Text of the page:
Japanese studio Akio Ishiki Architects has transformed an old wooden building named House on Hayashizaki Matsue Beach into a warm-colored residence and public restaurant.
Located on Kaigandori in the southern Japanese city of Akashi, this mixed-use space was built by a local designer in a 50-year-old building and includes a curry restaurant, as well as living and work spaces.
Designed to reflect traditional Japanese dwellings, the house and restaurant are housed in a previously dark and isolated wooden building.
During the renovation, Akio Isshiki Architects aimed to combine existing elements with contemporary features to reflect the mixed-use nature of the project.
“The house was divided into several small rooms, small and dark,” studio founder Akio Isshiki told Dezeen.
“It was very old and damaged, but fortunately the carpenter did a good job so there were no leaks and the structure was solid.”
Accessed from the road side, a series of circular stone-planted vestibules wind their way to form a path that runs along the front of the building, giving access to the restaurant on the ground floor.
Here, a terraced sheltered porch offers outdoor seating, separated from the interior space by wide glass sliding doors set in a timber frame, offering views of the garden and complete When opened, it connects the dining space with the outside.
Inside, the floors are covered in dark tiles, reflecting the area’s history as a former large-scale tile production area.
“These tiles are inspired by the lava cobblestones found in cities in Central and South America, and the texture and shape of the edges are handmade one by one by a tile craftsman in Awaji,” says the workshop.
The dining space at the front of the building features wooden furniture, including custom D-shaped chairs designed by the studio and made by local woodworkers.
“To ensure stability on uneven floors, the chair has three legs, and we use thick material to prevent it from getting into the seams of the tiles,” says Isshiki.
“We aimed for a primitive design of unknown nationality, and aimed for a composition as simple and crude as possible.”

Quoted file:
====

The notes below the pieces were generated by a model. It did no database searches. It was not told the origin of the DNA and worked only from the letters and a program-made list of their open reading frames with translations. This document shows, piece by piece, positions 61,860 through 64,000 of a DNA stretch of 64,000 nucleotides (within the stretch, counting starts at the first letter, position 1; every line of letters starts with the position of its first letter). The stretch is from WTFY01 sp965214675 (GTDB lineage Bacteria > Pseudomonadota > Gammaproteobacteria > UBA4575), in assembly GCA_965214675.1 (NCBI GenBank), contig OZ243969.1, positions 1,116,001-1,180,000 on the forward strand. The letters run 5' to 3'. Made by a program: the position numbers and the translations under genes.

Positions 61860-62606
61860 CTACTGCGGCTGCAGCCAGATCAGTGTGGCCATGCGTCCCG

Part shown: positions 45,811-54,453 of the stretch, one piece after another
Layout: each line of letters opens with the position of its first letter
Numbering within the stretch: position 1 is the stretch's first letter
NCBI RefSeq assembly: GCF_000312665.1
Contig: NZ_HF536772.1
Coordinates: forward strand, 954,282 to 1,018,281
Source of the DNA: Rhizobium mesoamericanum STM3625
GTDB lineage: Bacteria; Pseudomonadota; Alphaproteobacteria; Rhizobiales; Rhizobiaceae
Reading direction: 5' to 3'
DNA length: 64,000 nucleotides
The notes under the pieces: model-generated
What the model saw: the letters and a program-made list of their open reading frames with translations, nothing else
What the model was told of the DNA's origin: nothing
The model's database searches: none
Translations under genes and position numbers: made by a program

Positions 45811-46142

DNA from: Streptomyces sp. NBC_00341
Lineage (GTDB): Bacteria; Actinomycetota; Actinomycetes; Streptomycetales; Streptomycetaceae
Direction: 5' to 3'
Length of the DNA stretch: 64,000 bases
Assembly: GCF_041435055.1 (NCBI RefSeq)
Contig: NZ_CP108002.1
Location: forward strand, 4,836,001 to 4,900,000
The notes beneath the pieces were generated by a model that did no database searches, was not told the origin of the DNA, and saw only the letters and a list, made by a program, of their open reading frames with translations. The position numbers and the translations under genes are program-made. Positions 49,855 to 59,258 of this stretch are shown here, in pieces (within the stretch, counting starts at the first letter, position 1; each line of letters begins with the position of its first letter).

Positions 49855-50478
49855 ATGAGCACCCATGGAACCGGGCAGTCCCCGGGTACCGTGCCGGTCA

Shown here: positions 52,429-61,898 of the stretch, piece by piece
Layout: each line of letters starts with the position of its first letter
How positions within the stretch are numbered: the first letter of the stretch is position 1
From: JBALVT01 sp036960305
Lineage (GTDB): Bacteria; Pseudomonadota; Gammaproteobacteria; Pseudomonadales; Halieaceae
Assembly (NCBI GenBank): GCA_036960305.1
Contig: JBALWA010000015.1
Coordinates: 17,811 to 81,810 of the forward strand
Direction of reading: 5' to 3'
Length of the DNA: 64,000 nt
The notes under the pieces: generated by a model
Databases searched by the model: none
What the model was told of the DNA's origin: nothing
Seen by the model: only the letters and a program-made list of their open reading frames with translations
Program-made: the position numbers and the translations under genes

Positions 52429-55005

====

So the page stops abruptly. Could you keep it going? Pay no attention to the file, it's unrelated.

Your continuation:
The kitchen, separated from the main space by an earth-toned counter, is tucked to one side of the dining room and is formed by walls covered in wood paneling and white tiles, as well as two suspended circles facing the street. It is characterized by its light fixtures. window.
The Japanese shoji screen at the end of the dining room is the first in a series of flexible partitions throughout the house that can be pulled out to separate spaces.
“With a tropical and nostalgic feel in mind, we covered the shoji screens with nets similar to mosquito nets or blinds,” says the studio. “The elegant plane created by imperfect partitions such as shoji and sliding doors is typical of ancient Japanese architecture.”
“In this house, where cultures, nationalities, and eras are all fused, we thought it would be appropriate to have a space that partially blends together and allows us to feel each other’s presence, rather than creating permanent divisions. How to use it,” he continued.
The rest of the ground floor, built on a high timber platform, contains private guest rooms separated by shoji screens, including a traditional Japanese room facing the garden.
The home office is adjacent to the dining space, and a central black ladder leads to the upper floor, where the bedroom, bathroom and utility room branch off from the other side of the hallway.
The studio’s upper level adds an open arrangement of dining and living spaces with warm-toned surfaces such as red walls and dark wood beams that interact with the home’s original rustic roof structure. I am.
“The walls on the second floor are carved walls mixed with red iron wood, and were finished by plasterers from Awaji,” says Isshiki. “This is an attempt to incorporate colorful walls from each country into architecture in a Japanese context.”
Other Japanese homes recently featured on Dezeen include a Tokyo home spanning two stacked volumes and a concrete home supported by a single pillar on Japan’s Okinawa Island.
Photography by Yosuke Otake.